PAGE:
Since the Corporate Media is now owned by 3 (or 5, can't remember) down from 13 over 15 yrs ago, the "internets" helps to see others around the World, yearning for the same things.

    Materialism has taken over the US, which is why the media is in the state it is in. ; (

    Besides, advertising is how they make their money anyway! ; (

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  27. Volt said

    "Congrats Carl! I just knew you were a bubble head...."


    Absolutely Volt, I strongly suggest Carl ease's up on his pot smoking before pouring half the bottle of Mr. Bubble in his tub.

    And, for that truly fun bubble experience, Carl enjoys a few cans of spicy chili the evening before thus enhancing the bubble philosophy; of course, it is a this point that Thumper jumps out of the tub.


    :D

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  28. She may have gotten the name wrong, Lydia, but the Heisenberg Principle covers that ground, and more thoroughly.

    What the Heisenberg theory states is that the mere act of observing a subatomic particle changes the results of that observation.

    How? Well, as you pointed out, Heisenberg said that a particle has two components to observe: position or velocity. In order to measure one precisely, you immediately cancel the other.

    If it helps, you can think of it this way: you're driving a car. You want to know the precise speed you're driving and the precise location.

    You have a speedometer and a GPS. You can look at one and absorb that information but cannot look at both and record them simultaneously.

    In the case of subatomic particles, in order to record velocity, you have to measure a known distance. By the time the particle has covered that distance, it's position has changed.

    Similarly, to measure its precise position, you have to stop it dead in its tracks.

    Now, you can narrow the precision of one measurement down, but you lose precision in the other value. Widen the precision of one value, and you can more precisely measure the other. There is an upper limit to the precision with which you can measure both.

    And I'm fairly sure the precision of my physics knowledge runs out at von Neumann limits... :-)

    What does this mean?

    Well, as applied to Schroedinger's Cat, it means that all probable states exist simultaneously until a measurement is made.

    In Schroedinger's Cat, it is theorized that a cat is placed in a box with...well, let me focus on the cat. In the closed box, the cat is either alive or dead. So the cat is said to be both, because we cannot observe it's state.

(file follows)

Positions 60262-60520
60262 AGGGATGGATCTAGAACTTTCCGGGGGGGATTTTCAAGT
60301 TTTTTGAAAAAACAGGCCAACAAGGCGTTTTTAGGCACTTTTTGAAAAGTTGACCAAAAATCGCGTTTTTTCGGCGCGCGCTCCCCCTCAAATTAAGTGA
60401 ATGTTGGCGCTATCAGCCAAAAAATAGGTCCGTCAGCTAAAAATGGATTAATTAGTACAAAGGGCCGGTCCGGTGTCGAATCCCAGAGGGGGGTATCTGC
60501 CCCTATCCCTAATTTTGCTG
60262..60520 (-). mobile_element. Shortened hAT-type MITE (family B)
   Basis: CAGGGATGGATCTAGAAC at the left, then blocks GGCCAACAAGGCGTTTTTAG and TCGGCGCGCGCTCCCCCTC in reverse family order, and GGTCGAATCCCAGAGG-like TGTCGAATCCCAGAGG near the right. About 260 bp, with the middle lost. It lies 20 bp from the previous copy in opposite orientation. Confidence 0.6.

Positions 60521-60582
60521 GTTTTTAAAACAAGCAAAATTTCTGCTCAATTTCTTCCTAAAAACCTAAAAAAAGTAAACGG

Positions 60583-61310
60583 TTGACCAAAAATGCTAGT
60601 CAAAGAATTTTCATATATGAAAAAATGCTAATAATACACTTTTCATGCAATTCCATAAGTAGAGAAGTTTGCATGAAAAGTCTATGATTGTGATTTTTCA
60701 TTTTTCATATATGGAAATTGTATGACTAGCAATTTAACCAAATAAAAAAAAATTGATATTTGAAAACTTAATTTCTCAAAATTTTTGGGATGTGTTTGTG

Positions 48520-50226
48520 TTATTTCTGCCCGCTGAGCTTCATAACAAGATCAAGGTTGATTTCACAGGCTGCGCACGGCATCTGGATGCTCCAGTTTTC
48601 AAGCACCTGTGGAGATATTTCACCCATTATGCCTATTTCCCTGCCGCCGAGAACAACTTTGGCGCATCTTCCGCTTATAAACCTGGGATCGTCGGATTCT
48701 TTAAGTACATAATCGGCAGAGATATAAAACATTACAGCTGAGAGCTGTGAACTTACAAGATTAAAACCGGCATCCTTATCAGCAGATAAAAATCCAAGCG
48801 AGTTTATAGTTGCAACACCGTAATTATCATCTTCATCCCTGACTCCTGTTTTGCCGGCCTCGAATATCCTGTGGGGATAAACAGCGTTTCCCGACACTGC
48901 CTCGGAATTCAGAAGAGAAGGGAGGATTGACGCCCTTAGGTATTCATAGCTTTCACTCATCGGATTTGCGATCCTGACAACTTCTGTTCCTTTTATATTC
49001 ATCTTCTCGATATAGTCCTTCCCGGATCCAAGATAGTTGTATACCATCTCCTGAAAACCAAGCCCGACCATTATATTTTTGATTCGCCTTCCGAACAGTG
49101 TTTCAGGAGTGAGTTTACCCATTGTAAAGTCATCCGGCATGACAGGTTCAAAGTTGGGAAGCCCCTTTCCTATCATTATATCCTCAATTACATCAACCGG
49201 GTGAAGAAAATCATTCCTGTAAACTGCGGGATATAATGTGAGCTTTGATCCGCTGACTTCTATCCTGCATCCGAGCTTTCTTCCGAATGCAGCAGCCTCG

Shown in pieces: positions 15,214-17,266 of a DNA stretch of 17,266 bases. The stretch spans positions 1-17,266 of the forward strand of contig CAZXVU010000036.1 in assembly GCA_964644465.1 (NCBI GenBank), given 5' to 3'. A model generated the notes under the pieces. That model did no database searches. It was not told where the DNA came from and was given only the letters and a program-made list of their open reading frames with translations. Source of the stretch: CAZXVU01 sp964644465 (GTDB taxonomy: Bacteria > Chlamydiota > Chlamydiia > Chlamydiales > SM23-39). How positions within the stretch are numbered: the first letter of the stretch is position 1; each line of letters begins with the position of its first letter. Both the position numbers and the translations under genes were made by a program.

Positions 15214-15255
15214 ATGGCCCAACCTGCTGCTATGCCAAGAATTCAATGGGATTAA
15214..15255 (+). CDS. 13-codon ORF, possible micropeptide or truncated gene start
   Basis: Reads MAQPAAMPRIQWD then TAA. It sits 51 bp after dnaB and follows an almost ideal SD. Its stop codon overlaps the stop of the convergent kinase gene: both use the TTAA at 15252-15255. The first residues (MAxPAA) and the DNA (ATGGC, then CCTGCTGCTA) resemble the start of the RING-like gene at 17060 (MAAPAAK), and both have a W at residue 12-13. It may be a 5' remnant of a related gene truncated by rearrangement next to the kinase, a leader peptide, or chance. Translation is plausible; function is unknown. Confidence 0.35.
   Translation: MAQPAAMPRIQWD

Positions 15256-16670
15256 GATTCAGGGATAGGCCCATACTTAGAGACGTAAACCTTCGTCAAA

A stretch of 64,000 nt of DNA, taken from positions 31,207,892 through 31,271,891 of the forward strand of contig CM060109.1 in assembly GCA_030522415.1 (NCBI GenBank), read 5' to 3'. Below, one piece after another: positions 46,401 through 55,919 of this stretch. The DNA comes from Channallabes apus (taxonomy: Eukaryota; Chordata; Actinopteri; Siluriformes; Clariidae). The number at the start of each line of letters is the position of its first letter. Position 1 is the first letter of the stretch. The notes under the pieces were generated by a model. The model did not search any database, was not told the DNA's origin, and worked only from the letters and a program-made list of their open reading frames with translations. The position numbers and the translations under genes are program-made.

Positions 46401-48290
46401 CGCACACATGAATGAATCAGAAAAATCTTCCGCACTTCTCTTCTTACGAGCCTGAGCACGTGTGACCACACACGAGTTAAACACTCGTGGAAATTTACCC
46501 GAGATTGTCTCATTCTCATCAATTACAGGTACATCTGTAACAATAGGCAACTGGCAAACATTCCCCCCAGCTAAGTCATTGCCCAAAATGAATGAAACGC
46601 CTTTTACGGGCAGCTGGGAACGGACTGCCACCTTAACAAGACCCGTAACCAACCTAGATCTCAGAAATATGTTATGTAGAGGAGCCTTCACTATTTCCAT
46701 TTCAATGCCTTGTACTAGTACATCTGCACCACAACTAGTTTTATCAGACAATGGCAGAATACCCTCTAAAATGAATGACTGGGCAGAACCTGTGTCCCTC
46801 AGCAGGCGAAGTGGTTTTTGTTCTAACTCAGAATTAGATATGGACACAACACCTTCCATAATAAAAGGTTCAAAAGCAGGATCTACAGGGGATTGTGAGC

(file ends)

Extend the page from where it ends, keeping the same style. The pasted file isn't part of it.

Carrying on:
Doesn't matter that it's inside playing with it's tail or dead from starvation. Both states are equally probable so it is in both states simultaneously.

    Once you open the box, you collapse the probability "smear" to one, and whatever the cat is, the cat is.

    Now, it is possible to apply to theory of intention to this experiment, and pray the cat is alive and surprise! It will be.

    But here's the kicker, the stuff that will make you sit up at night pondering: is intention what we think it is, or a form of measurement?

    Good luck!

    See, the world is generally predictable. However, as Steven Hawking points out, there's just enogh uncertainty in the universe that all the molecules that make up your desk could suddenly shift three feet to the right simultaneously.

    This might happen every hundred billion years, but keep in mind that space is infinite, so it's happening SOMEWHERE every second....

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  29. Johnny moo moo said...
    ...something fairly irrelevant and possibly the result of being stoned all night


    GooGoo! How many underage women have you raped this week?

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  30. Thanks Carl. Of course you must be right, it's the Heisenberg not Heidelberg Theory... but I knew I wasn't crazy. I thought I heard the term "Heidelberg" (being a synesthete, we remember words in color, so the hard "d" stayed with me.)

    I have to get to the bottom of this.

    #1. On that particular day, the first place I heard the term was in the film "What the Bleep." I had an accident in which there was a gash on my face. I been going through a terrible time of pain and worry (and vanity) that it would be permanent. Two of my girlfriends took me to this film. When I heard about the H. theory I immediately stopped focusing on the anger, fear, pain.... and all my symptoms of anger, fear, worry vanished.

    That afternoon the gash literally disappeared. (I often practice "healing" like this, by praying in the exact way JC did, by viewing it from the Source. It's our perception that needs to change.)